Google recently announced that the company has raised its top reward for remote code execution bugs in its Google, Blogger and YouTube domains by 50 percent, saying "Because high-severity vulnerabilities have become harder to identify over the years, researchers have needed more time to find them. We want to demonstrate our appreciation for the significant time researchers dedicate to our program."
The new year is a great time to reflect on the past year and set new goals for the year ahead. To help the Bugcrowd community achieve success in 2017, we've outlined a few New Year's resolutions for bug hunters and bug bounty program managers. Have other resolutions? We want to hear what they are! Tweet us.
In the past month, we’ve been addressing some commonly held misconceptions about the bug bounty model, outlined in our guide, 7 Bug Bounty Myths, Busted. So far we’ve discussed the misconception that bug bounties are all public, examined the types of companies engaging with the bug bounty model, and debunked the perception some have that bug bounties are too risky. This week, we’re talking about the folks that make this economy go ‘round...
Myth #4: Bug bounties don’t attract talented testers.
Anyone who has been involved with a bug bounty program knows this isn't true. For those who have not, this post should give you a better idea as to who these people are, and what they're capable of.
Bug bounties are legal! Twenty-one years ago, Netscape launched the world’s very first bug bounty program. 'Netscape Bugs Bounty' was launched on the beta versions of Netscape Navigator 2.0 software, and awarded cash prizes and SWAG, depending on bug severity. (Sounds pretty familiar, eh?)
The program set the foundation for the bug bounty model–without their even knowing it–and we were curious about that day 21 years ago. We had the opportunity to get straight to the source in a Q&A with Jeff Treuhaft, who was one of the key people behind the Netscape bug bounty program as Netscape’s Product Director. Read on to learn more about why Netscape launched a bug bounty program, what came of it, and where Jeff thinks the model is going.
Earlier today we joined Jake Kouns, CISO of Risk Based Security, and Christine Gadsby, Director of Product Security at BlackBerry for a guest webcast. They gave their Black Hat 2016 talk 'OSS Security Maturity: Time to Put on Your Big Boy Pants' which analyzes the real risks of using OSS and the best way to manage its use within your organization.
Earlier this year, I wrote extensively about vulnerability disclosure policies and benefits as well as how trust impacts the disclosure process between researchers and vendors. While writing these posts, I looked for publicly available (free!) literature on product security incident response (PSIRT) processes to share. I thought I’d find vendors publishing their PSIRT best practices on operations or how to publish an advisory, but 99% of what I found was network incident response focused and not relevant for application or product security teams. I suddenly realized that despite all my years working in a PSIRT, I'd never published any operational guidance that would help other defenders learn from my experiences - and it was time to change that.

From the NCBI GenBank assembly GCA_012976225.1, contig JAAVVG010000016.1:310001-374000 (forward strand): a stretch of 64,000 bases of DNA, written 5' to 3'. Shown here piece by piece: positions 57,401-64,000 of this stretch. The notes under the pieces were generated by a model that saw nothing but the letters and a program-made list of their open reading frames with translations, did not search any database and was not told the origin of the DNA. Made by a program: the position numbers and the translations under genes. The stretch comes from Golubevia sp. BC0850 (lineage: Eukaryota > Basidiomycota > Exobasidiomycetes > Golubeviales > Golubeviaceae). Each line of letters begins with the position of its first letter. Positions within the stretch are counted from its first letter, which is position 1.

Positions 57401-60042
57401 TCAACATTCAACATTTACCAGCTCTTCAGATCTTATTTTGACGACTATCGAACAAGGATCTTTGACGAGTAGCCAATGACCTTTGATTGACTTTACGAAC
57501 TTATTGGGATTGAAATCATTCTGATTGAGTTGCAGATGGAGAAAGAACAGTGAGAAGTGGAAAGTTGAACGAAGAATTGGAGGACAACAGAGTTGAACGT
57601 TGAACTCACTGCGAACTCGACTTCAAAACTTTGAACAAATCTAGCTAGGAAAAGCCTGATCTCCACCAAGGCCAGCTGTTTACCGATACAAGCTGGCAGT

This week's Big Bugs podcast is near and dear to my heart, combining three of my favorite things: mobile hacking, gaming, and security in general. In this episode, I'll start by giving a brief history of Niantic and Pokemon Go and review some of the few technical issues that the game has experienced. The bulk of this podcast will be focused on how the hacking scene found ways to reverse engineer the game, and of course some tips and tricks so you can catch 'em all.
It's a bit longer than the usual Big Bugs podcast, but I feel like it's well worth it, as the Pokemon Go phenomenon has been amazing to experience and be part of. Below the recording, I've included some notes to accompany this episode, and resources referenced as well.
Subscribe to our Bugcrowd Podcast RSS feed here: bgcd.co/bcpodcastrss
Today we published the third episode of our podcast series 'Big Bugs' hosted by me. In this episode, embedded in this post and available on SoundCloud, I am joined by special guest Adam Hartway of Digital Safety (DiSa) to explore a $15K bug uncovered in their winner takes-all bug bounty program.
In early February Bugcrowd ran a CTF for its internal employees. The CTF was created and managed by our very own Director of Technical Operations, Jason Haddix. Haddix has been a part of many successful CTFs, both as a participant and organizer. He drew from his technical expertise and knowledge of hacker culture to make a fun and engaging CTF for Bugcrowd employees.